During my Spring Break visit, the CS Steering Committee met to consider a strategy and timeline for the search. We discussed the need to bring a larger than normal number of candidates to campus—both because there are two positions to fill and because the CS job market was so hot in 2014-5. We discussed the desire to accommodate both candidates who were already established in other positions and candidates entering the academic market upon completing a Ph.D. A consensus formed around a two-deadline strategy: We will conduct a fall search, in which we might fill one position or both. If either position remains unfilled in December, we will readvertise the position(s) and continue the search in the spring.

The week after I arrived in Walla Walla, Albert and I met to finalize the ad, develop a search timeline, and fill out a worksheet on “Diversifying the Applicant Pool”, as required by the Office of the Provost and Dean.

The diversity worksheet was quite helpful. I was able to use the CRA’s Taulbee Survey to estimate the number of candidates we could expect belonging to underrepresented minorities. These numbers were depressingly low. I am grateful for the help that Kazi Joshua offered in identifying particular institutions to recruit from. Kazi serves as Associate Dean for Intercultural Affairs and Chief Diversity Officer—the first to hold this position at Whitman. I agreed to advertise the position on the Systers email list and at the Grace Hopper Celebration of Women in Computing. I also suggested that the position be advertised on the SACNAS web site; the Provost’s office readily agreed to do this not only for the CS search but for other searches in the sciences.

The final question of the worksheet asks the search committee to “Work with your department to determine how the language of the job ad (courses taught or possible areas of scholarly interest) will most likely attract scholars who are representatives of under-represented groups.” Lacking a CS department at Whitman, I referred back to my experience at Grinnell. After consulting with Albert, I proposed a revision to the ad, listing a wide range of areas in which the successful candidate might conduct research. I wrote on the worksheet:

Women and minorities in CS are often attracted to research in less traditional (but still well-established) fields such as assistive technology, computational biology, CS education, and human-computer interaction. Some peer institutions do not hire in these areas. Therefore, we have added a sentence to the job ad listing a broad range of areas of interest. This approach seemed to be effective in a recent search at Grinnell College.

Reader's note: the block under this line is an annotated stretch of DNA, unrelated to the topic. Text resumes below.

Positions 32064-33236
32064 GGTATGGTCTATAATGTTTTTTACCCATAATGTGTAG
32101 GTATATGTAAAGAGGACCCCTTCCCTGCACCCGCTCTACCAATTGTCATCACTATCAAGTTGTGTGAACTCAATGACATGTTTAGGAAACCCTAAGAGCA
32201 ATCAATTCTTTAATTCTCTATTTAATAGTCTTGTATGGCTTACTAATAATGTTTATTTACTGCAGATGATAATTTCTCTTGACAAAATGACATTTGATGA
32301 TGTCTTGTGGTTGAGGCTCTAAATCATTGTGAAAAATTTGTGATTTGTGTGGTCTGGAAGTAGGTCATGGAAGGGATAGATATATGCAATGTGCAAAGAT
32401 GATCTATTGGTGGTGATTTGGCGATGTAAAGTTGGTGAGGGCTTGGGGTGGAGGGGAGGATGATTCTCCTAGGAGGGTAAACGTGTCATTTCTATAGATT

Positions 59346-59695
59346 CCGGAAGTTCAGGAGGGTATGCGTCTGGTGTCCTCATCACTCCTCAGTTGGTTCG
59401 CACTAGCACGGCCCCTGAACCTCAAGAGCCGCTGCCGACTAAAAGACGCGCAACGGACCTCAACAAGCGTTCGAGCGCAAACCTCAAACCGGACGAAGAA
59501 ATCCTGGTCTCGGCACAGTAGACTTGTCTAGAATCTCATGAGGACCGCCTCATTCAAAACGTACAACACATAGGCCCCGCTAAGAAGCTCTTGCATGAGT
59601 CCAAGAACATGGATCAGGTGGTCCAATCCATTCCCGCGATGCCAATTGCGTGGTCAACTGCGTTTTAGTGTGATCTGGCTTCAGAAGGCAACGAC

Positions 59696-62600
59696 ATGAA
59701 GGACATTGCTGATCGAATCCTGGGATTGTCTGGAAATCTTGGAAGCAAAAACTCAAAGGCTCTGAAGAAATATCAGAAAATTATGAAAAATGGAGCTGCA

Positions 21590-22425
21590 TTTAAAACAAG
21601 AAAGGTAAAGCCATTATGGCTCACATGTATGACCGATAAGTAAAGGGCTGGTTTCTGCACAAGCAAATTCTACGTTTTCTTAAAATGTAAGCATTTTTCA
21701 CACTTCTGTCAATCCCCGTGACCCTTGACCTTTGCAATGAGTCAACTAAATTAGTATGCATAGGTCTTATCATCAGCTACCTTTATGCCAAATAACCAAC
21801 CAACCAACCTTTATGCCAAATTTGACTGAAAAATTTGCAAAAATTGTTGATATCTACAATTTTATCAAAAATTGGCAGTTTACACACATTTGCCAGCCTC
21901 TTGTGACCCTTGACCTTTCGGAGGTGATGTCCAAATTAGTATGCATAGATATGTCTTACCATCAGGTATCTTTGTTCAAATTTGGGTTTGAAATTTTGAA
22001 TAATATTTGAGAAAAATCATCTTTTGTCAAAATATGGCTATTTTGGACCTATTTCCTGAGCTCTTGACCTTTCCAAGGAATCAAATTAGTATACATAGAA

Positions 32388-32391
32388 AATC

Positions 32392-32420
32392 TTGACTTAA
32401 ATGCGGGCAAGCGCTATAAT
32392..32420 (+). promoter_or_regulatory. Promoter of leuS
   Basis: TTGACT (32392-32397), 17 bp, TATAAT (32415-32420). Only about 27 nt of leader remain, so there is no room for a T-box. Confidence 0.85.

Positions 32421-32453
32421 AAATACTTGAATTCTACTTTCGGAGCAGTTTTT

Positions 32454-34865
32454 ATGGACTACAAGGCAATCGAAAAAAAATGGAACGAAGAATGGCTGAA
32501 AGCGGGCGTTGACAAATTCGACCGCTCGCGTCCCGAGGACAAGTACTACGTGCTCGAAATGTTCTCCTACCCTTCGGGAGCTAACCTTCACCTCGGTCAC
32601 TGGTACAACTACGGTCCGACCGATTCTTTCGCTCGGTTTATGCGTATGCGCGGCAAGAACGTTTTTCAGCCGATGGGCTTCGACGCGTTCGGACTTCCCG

Developing the search timeline was not trivial, as Whitman’s process imposes a number of constraints and we aimed to schedule more on-campus interviews than the typical three. Particularly challenging: Whitman’s academic calendar includes a full week of Thanksgiving break, and no candidates are to be brought to campus between Thanksgiving break and the end of the term. (My on-campus interview was an exception—and it was not easy to schedule.) Albert and I worked out a solution, proposed it to the committee, and got it approved by the Provost.

What I had neglected to consider was my own travel schedule. GHC 2015 falls during the days originally planned for fall Skype interviews; SIGCSE 2016 falls during one of the original spring interview slots. It was embarrassing to email the Provost and the search committee about my mistake, but it was important to rectify as quickly as possible, before the position was advertised.

While I considered participating remotely in Skype interviews with candidates, various constraints meant I would also have to participate remotely in the search committee’s deliberations. Based on my experiences in Grinnell’s search last year, I was very concerned about not being physically present for committee discussions. (To be clear, deliberations at Grinnell were collegial, but they were not easy!) Moreover, the original timeline had not allowed adequate time for the CDC to read and deliberate on the search committee’s recommendations. The best solution I could find was to move up the entire timeline by about 10 days, including the application deadlines. This solution is far from ideal, and I’m very grateful for the search committee’s willingness to move ahead with this compromise timeline.

The ad was posted to Whitman College’s job site,, the Chronicle, GO HERC, the ACM, and SACNAS on Friday, July 31. We await a response from the CRA; we decided not to post to the IEEE site as the positions do not fit neatly into their categories. I spent yesterday reaching out to email lists, social media, personal contacts, and department chairs. The committee will start reading applications on September 20; I look forward to seeing who applies.


This post was a doozy. The next will be as well, addressing the difficult process of leaving Grinnell.